development programs, or other aspects of our business objectives. Because of
the numerous risks and uncertainties associated with the development and
commercialization of our product candidates we are unable to estimate the
amounts of increased capital outlays and operating expenditures associated with
our current and anticipated preclinical studies and clinical trials. To the
extent that we raise additional capital through collaborations, strategic
alliances or licensing arrangements with third parties, we may have to
relinquish valuable rights to our product candidates, future revenue streams or
research programs at an earlier stage of development or on less favorable terms
than we would otherwise choose or to grant licenses on terms that may not be
favorable to us. If we do raise additional capital through public or private
equity or convertible debt offerings, the ownership interest of our existing
stockholders will be diluted, and the terms of these securities may include
liquidation or other preferences that adversely affect our stockholders' rights.
If we raise additional capital through debt financing, we may be subject to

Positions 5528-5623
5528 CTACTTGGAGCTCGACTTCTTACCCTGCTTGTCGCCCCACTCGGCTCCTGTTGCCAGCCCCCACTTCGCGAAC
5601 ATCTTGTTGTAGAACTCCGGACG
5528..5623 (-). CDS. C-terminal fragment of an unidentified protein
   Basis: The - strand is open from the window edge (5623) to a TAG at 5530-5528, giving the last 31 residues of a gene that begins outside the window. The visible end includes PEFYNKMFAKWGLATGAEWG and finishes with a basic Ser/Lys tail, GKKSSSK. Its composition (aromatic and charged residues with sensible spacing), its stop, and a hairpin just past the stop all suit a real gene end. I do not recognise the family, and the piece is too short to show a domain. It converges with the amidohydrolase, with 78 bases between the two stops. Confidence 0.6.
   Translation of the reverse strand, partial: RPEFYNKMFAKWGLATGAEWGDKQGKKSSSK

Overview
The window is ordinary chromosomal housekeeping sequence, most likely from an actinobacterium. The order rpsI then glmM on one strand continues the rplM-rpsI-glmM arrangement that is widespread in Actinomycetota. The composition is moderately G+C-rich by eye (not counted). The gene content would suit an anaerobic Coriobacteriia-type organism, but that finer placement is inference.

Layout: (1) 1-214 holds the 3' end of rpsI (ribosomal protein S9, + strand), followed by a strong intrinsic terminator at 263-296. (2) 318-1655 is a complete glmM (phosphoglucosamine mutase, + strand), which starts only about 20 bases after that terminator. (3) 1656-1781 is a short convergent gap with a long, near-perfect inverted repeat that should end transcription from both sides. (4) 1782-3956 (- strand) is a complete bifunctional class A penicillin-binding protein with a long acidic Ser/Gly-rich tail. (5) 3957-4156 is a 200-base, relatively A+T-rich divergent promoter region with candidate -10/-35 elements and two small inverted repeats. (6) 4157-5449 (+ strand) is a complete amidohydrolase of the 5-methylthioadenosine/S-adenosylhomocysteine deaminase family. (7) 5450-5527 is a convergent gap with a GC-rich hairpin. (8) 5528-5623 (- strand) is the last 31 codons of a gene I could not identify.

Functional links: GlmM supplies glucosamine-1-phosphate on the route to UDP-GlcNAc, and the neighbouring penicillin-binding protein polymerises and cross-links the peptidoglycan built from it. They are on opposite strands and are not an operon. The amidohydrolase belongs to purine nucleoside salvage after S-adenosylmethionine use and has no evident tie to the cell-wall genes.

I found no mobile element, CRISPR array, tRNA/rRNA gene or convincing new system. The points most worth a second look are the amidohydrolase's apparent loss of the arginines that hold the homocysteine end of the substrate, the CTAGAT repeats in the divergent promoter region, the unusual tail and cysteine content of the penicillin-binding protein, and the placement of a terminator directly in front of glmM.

covenants limiting or restricting our ability to take specific actions, such as
incurring additional debt, making capital expenditures or declaring dividends.
If we are unable to obtain additional funding from these or other sources, it
may be necessary to significantly reduce our rate of spending through reductions
in staff and delaying, scaling back, or stopping certain research and
development programs.

Summary statement of cash flows


The following table sets forth the primary sources and uses of cash for each of
the periods presented below:

                                                              Year Ended December 31,
(in thousands)                                           2021          2020           2019
Net cash used in operating activities                 $ (124,339 )   $ (67,303 )   $  (45,116 )
Net cash provided by (used in) investing activities       14,818        57,711       (203,238 )
Net cash provided by financing activities                  2,476       

214 781 282 258

Net cash used in operating activities


In 2021, net cash used in operating activities was $124.3 million, which
consisted primarily of a net loss of $165.2 million, partially offset by $34.4
million in non-cash charges and a net change of $6.4 million in our net
operating assets and liabilities. The net change in our operating assets and
liabilities was primarily due to an increase in accrued liabilities of $12.6
million, partially offset by an increase in prepaid expenses and other current